EISNER v. CUSUMANO CONSTRUCTION INC

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Susan B. EISNER, et al., appellants, v. CUSUMANO CONSTRUCTION, INC., et al., respondents.

Decided: October 28, 2015

MARK C. DILLON, J.P., ROBERT J. MILLER, COLLEEN D. DUFFY, and HECTOR D. LASALLE, JJ. Ruskin Moscou Faltischek, P.C., Uniondale, N.Y. (Adam L. Browser of counsel), for appellants. Forchelli, Curto, Deegan, Schwartz, Mineo & Terrana, LLP, Uniondale, N.Y. (David A. Loglisci of counsel), for respondents.

In an action, inter alia, to recover damages for breach of contract, the plaintiffs appeal (1), as limited by their brief, from so much of an order of the Supreme Court, Nassau County (Parga, J.), dated August 20, 2014, as granted that branch of the defendants' motion which was pursuant to CPLR 3211(a)(1) to dismiss the second cause of action, alleging breach of contract, and (2) from an order of the same court dated February 27, 2015, which denied their motion for leave to renew their opposition to that branch of the defendants' motion which was pursuant to CPLR 3211(a)(1) to dismiss the second cause of action, alleging breach of contract.

ORDERED that the order dated August 20, 2014, is reversed insofar as appealed from, on the law, and that branch of the defendants' motion which was pursuant to CPLR 3211(a)(1) to dismiss the second cause of action, alleging breach of contract, is denied; and it is further,

ORDERED that the appeal from the order dated February 27, 2015, is dismissed as academic in light of our determination of the appeal from the order dated August 20, 2014; and it is further,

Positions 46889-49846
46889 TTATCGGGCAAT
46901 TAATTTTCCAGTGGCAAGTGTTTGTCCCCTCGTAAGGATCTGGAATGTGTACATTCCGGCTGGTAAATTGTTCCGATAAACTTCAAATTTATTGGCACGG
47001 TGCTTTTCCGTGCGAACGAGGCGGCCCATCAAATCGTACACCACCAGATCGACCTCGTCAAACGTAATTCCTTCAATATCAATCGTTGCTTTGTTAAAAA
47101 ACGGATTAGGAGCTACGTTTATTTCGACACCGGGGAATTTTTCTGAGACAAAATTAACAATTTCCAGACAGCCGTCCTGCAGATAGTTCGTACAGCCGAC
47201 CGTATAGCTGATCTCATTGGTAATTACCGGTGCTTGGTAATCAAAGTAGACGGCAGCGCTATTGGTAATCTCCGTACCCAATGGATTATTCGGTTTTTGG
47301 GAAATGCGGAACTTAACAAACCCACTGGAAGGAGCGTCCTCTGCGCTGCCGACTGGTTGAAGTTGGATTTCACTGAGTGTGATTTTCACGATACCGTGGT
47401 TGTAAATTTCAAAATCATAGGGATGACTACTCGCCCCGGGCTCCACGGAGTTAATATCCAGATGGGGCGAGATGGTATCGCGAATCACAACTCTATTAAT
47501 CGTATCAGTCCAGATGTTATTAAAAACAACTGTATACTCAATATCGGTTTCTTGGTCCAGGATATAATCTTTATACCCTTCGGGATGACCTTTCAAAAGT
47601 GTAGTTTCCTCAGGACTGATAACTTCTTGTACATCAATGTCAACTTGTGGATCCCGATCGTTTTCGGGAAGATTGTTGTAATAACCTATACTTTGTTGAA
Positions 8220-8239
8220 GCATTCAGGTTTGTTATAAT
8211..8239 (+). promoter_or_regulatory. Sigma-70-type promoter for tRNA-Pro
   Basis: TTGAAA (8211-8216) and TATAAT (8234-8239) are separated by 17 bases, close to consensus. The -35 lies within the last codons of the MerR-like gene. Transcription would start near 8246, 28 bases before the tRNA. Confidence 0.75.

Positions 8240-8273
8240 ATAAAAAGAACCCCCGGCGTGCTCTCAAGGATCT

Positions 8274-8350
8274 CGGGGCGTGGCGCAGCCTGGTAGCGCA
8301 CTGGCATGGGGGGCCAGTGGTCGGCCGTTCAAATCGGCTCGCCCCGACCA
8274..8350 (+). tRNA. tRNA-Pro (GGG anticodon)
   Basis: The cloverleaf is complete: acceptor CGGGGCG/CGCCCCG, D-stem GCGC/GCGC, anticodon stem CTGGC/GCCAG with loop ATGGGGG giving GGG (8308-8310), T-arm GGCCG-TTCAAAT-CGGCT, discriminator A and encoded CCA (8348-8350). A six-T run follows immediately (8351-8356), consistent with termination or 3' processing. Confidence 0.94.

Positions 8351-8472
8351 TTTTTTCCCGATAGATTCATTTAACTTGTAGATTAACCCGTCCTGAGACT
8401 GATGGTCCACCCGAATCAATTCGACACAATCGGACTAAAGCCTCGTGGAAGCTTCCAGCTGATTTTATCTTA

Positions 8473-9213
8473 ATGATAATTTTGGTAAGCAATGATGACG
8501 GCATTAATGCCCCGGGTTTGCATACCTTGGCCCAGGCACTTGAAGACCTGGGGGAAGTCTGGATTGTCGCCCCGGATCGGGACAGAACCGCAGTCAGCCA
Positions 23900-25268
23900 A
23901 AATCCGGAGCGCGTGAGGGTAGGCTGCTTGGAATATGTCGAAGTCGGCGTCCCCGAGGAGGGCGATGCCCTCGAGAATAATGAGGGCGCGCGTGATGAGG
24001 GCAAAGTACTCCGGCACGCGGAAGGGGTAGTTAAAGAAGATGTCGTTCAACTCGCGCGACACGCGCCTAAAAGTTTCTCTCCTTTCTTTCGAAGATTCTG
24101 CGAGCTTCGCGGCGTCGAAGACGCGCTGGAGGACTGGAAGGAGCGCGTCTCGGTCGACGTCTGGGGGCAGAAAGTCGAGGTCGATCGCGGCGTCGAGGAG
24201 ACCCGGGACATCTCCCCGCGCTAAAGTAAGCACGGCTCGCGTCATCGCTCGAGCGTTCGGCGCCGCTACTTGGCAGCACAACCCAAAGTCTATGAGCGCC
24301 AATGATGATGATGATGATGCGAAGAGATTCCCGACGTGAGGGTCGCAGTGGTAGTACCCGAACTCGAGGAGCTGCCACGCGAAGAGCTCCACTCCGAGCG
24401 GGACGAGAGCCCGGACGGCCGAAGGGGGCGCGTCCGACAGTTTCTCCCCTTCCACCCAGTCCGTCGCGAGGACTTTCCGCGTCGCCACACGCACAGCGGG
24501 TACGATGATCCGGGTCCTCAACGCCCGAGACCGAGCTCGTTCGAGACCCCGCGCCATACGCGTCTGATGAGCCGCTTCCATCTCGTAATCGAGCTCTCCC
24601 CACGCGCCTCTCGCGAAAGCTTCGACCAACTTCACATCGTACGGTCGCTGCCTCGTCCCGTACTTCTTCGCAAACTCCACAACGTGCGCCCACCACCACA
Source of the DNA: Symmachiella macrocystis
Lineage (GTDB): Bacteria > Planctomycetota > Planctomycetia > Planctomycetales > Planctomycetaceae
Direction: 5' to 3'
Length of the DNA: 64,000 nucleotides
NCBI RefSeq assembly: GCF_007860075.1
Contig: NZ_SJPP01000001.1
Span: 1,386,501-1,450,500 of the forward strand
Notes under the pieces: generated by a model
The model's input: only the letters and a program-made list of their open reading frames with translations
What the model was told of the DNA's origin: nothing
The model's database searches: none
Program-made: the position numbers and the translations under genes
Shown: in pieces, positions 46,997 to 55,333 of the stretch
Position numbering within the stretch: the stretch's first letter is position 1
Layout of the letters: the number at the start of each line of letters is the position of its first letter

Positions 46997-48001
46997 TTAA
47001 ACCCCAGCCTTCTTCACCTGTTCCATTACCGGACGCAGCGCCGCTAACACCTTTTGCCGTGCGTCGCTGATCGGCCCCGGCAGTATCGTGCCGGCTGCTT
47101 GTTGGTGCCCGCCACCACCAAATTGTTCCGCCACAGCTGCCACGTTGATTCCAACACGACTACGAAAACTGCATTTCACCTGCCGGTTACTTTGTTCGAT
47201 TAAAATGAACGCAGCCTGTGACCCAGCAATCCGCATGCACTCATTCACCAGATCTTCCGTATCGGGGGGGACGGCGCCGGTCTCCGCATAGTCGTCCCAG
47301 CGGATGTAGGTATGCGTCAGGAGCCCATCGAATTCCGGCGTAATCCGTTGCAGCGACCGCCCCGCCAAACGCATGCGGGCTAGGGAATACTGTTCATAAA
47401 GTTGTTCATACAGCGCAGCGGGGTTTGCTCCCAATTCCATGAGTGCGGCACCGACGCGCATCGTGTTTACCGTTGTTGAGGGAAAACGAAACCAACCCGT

ORDERED that one bill of costs is awarded to the appellants.

The plaintiffs hired the defendants to perform certain renovations to their residence. After a dispute developed between the parties, the plaintiffs commenced this action against the defendants to recover damages for, among other things, breach of contract. The defendants subsequently moved, inter alia, pursuant to CPLR 3211(a)(1) to dismiss the complaint on the basis of documentary evidence. The defendants asserted that the plaintiffs were precluded from asserting a cause of action to recover damages for breach of contract since they had failed to comply with a provision of the contract that required the plaintiffs to provide notice and an opportunity to cure any allegedly defective work or materials. The defendants argued that this provision of the contract constituted a condition precedent to the assertion of a breach of contract cause of action, and that the plaintiffs had failed to satisfy the condition.

In an order dated August 20, 2014, the Supreme Court, among other things, granted that branch of the defendants' motion which was pursuant to CPLR 3211(a)(1) to dismiss the second cause of action, alleging breach of contract. The plaintiffs thereafter moved for leave to renew their opposition to that branch of the defendants' motion. In an order dated February 27, 2015, the Supreme Court denied the plaintiffs' motion for leave to renew.